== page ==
Cary Grant is most recognized for his charming presence in popular destinations in sunny California and stylish nightclubs in New York. However, various screenings and special events this month will highlight a lesser-known aspect of his life – his humble beginnings in Bristol, England.
A sneak peek of the biographical film “Archie” about Grant, with Jason Isaacs in the challenging role of portraying one of the most renowned movie stars, will be shown in Bristol before it airs on ITVX. Additionally, a new guided tour showcasing Grant’s former favorite spots in the West Country city of Bristol will be available.
A screening of his movie “An Affair to Remember” will take place at a charming vintage theater near Bristol. The event will include a red carpet, pink champagne, and a live jazz band. Additionally, an audio production exploring Grant’s trials with LSD has been released.
Charlotte Crofts, a cinema arts professor at UWE Bristol and considered an expert on Cary Grant in the city, believes that Bristol should celebrate Grant every day. However, even some of his fans tend to only see him as an American actor.
According to Crofts, although Cary Grant, who gained American citizenship through naturalization, passed away 37 years ago and will not celebrate his 120th birthday until next year, he is currently experiencing a surge of popularity in Bristol. Crofts believes that there is a timeless quality to Cary Grant that still resonates with modern audiences.
Archibald Leach, later known as Grant, was born in the peaceful suburb of Horfield in Bristol. However, his upbringing was marked by financial struggles as he grew up in the impoverished St Pauls neighborhood in the city. At the age of 14, he joined a group of acrobats and performers and traveled with them to New York in pursuit of success and wealth.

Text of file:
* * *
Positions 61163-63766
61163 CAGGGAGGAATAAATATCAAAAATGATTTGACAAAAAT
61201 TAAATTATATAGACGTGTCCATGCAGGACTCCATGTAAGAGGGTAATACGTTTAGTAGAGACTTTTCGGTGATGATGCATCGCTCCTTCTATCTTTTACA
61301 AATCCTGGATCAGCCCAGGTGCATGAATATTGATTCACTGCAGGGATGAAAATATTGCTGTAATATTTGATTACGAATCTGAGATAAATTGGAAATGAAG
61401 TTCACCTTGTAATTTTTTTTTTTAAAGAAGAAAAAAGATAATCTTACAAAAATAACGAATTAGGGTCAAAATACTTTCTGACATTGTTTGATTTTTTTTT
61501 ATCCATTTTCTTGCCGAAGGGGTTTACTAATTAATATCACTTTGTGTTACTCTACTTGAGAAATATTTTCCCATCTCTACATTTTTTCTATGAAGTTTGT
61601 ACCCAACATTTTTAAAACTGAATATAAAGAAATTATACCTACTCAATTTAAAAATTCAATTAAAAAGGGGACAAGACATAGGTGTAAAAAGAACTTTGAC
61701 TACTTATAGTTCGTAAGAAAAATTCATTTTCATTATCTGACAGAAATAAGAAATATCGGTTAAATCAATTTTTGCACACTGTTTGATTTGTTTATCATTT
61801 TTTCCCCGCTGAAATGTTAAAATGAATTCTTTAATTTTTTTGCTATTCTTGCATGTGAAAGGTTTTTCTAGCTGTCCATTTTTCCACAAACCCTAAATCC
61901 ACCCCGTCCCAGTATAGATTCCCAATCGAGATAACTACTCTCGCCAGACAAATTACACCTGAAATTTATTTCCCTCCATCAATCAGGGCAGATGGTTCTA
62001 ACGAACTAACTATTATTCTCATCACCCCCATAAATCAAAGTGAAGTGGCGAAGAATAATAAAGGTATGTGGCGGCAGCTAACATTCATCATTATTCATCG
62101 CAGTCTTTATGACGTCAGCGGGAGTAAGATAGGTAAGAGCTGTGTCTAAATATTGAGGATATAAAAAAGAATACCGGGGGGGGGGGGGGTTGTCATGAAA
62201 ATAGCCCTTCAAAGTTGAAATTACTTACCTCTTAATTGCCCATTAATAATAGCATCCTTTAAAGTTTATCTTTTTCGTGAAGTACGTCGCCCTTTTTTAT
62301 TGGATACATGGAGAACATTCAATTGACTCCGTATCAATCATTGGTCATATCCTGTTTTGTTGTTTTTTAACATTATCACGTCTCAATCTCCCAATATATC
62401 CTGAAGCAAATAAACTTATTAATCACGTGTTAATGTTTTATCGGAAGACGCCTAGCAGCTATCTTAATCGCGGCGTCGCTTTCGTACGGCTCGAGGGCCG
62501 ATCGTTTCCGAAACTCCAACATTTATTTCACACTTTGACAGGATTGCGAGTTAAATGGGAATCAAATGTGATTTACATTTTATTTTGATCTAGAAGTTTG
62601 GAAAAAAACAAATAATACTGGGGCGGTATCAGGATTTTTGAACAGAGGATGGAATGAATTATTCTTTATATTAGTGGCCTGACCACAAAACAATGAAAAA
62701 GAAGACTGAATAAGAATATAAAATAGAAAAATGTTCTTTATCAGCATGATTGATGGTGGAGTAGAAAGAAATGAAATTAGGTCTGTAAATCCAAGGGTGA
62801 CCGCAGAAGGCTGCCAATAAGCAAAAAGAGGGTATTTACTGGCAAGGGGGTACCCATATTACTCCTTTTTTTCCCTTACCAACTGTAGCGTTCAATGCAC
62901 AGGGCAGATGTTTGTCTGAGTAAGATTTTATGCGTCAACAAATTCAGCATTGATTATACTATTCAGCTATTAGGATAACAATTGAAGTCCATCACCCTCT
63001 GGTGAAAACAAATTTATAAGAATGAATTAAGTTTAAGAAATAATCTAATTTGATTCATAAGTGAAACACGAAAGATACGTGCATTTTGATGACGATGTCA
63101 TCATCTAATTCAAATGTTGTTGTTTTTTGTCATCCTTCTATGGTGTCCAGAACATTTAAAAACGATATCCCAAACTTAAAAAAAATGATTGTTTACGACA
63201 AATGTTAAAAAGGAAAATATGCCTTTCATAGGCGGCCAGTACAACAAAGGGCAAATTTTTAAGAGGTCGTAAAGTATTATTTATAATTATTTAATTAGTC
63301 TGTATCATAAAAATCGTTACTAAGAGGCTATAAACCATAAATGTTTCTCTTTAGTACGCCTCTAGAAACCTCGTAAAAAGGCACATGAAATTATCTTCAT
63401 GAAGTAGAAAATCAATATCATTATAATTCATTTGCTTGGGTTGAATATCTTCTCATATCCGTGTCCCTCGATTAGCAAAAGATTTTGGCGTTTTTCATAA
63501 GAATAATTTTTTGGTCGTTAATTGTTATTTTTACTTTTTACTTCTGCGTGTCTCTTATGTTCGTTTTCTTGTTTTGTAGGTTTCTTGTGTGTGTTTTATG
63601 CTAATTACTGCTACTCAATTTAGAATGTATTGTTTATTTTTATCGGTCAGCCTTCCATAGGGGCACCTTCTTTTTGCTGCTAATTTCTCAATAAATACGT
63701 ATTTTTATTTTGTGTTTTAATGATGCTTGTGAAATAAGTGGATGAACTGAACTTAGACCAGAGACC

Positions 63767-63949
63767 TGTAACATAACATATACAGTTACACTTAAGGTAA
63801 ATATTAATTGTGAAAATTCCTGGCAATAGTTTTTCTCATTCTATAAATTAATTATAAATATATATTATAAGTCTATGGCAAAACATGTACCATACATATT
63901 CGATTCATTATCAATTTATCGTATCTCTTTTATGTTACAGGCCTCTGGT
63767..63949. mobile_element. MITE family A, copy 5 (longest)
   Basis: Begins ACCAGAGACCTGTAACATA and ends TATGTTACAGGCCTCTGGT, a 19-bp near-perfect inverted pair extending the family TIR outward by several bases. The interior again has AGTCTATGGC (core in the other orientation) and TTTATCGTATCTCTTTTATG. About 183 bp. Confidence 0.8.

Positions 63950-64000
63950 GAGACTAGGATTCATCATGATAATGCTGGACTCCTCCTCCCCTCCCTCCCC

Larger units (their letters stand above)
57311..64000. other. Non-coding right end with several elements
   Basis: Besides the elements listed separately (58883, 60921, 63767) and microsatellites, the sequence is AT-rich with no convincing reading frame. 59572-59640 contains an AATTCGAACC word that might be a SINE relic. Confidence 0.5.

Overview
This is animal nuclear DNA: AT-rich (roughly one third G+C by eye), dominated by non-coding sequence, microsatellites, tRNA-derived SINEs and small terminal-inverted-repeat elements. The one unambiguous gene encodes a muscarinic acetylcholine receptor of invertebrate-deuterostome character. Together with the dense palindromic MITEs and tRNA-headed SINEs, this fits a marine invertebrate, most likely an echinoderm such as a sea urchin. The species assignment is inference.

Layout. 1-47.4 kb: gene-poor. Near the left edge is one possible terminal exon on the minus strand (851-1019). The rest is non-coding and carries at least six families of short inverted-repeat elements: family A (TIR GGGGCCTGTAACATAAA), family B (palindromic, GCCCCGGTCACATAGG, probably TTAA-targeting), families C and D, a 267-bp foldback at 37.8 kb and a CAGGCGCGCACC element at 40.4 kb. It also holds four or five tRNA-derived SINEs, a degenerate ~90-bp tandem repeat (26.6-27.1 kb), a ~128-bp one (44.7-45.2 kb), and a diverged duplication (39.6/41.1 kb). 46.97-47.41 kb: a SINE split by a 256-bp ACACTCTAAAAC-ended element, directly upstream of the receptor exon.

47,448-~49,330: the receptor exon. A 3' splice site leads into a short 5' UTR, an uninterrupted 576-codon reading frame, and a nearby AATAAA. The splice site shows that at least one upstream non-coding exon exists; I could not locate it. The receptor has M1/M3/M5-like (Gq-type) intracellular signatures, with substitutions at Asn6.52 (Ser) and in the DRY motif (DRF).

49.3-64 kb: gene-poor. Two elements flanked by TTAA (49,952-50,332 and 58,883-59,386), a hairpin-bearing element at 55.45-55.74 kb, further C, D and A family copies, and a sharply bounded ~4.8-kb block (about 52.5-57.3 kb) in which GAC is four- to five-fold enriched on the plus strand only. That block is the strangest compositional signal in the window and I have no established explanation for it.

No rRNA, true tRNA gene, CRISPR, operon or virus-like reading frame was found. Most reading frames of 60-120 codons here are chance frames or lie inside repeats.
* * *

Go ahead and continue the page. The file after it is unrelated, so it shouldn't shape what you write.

Crofts expressed curiosity about the influence of Bristol on Grant’s identity in present times. She attributed this to the city’s lively arts community, including its cinemas and theaters, which played a significant role in shaping Grant’s growth from Leach to Grant. She noted that this has the potential to broaden one’s perspective.
According to Barnaby Eaton-Jones, who directed Cary On, a play about the actor’s experiences with LSD, many are taken aback by the fact that Cary Grant was actually born as Archibald Leach in Bristol. It seems that most people assume he is American, or they have a faint idea that he was British and relocated to America, but he actually made numerous visits to Bristol after achieving fame.
Eaton-Jones mentioned that Grant’s reputation in Bristol has been improving, largely due to the biennial festival organized by Crofts since 2014, which will next take place in 2024. However, his enigmatic aura remained a significant factor in his appeal.
He stated that in today’s culture of fame and attention-seeking, even the smallest aspects and flaws are revealed for publicity. Therefore, Cary Grant’s mysterious approach to maintaining privacy will always be intriguing.
All tickets for the guided tours of locations in Bristol related to Grant, such as theaters, hotels, shops, and restaurants, have been sold out. Additional tours are scheduled for next year.
According to Sheila Hannon, creator of the walks, Archie may have left Bristol at 14, but he had a strong fondness for the city and frequently returned despite his complicated family dynamics. The new walk aims to uncover some of the difficult experiences he faced in Bristol during his youth that continued to affect him. While people may know he is from Bristol, they may not fully understand the significance it held for him and how it greatly influenced the person portrayed in films.
The city’s Millennium Square features a statue of Grant, but it may not be easily noticeable. According to Hannon, it should be located in front of the Hippodrome, where Grant used to work backstage before joining Bob Pender’s troupe.